- widespread acceptance of bribes and corruption in society
- clubs often living beyond their means and not paying players on time
- games often aren't widely screened and thus not subject to major scrutiny
- poor economic climate leads to players being tempted by quick gains, no matter how immoral (could be the case almost anywhere at present)
- jealousy of low-paid players earning far less than people betting on the match
- plus all the 'regular' dressing room issues which could play a part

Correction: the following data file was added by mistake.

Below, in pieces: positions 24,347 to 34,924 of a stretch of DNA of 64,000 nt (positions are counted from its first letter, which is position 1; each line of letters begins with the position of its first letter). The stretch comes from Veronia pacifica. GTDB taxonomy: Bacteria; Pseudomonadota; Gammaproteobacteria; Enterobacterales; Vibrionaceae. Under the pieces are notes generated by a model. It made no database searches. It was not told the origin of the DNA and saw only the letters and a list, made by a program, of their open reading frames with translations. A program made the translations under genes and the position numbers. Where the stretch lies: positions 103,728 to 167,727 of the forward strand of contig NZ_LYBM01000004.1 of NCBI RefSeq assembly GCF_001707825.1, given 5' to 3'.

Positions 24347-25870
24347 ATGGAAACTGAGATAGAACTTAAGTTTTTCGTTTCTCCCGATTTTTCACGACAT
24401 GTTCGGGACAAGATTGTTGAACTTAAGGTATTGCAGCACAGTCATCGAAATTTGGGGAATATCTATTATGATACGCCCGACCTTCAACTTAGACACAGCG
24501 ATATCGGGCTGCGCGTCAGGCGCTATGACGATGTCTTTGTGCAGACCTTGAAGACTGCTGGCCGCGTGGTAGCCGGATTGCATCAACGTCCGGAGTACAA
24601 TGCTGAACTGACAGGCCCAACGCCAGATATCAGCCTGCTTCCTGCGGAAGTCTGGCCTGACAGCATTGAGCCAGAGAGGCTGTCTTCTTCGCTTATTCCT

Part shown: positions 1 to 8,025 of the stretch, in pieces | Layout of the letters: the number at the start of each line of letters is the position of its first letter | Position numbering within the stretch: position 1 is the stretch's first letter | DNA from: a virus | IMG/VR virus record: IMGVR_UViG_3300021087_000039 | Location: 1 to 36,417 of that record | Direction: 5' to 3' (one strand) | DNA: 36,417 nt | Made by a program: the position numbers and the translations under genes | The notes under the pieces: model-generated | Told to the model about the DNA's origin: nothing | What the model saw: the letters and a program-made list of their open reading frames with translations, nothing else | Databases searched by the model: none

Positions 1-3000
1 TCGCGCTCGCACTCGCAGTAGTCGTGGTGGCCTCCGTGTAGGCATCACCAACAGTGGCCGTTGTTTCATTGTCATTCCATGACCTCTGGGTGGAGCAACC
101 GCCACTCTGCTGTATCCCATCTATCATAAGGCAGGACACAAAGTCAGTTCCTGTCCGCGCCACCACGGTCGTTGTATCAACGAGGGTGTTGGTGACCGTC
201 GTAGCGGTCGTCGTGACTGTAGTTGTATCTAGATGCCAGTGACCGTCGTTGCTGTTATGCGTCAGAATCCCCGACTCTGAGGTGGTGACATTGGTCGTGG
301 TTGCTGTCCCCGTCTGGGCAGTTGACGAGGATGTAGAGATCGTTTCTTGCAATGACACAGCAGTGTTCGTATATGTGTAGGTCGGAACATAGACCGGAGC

So why would a fixer target games in places like these rather than the high-profile leagues? Ethics of the participants is one key factor but the biggest ones will be cost and risk. Why do huge global companies have their goods made in places like Bangladesh or China? It's cheaper and less hassle. Why pay £5m to bribe a top-tier team when you could do it for 50k in eastern Europe? Via the unregulated betting markets in Asia, you could get on for six figures with relative ease on the lesser match and the likelihood of follow-up investigations is low if you can keep the players/ref quiet. If you deal with someone as stupid as Mervyn Westfield, then you'll be exposed very quickly. If you tried that in the UK, it would set off so many alarms, very quickly the papers, the world of Twitter, the police, Crown Prosecution Service and thousands of cynical fans would be on their case demanding blood. And public disgust at a mere rumour of match-fixing would taint a participant's CV for many years to come. To buy a player's soul to fix a high-profile match would cost a huge sum, then multiply that out for as many players as required. The risk is far too high even if the profit margin could be as lucrative as the lower level game. Plus if you did somehow manage to pull it off, you would find it very tough to be able to do it again and again - unlike the low-grade game, there are thousands of those around the world every month.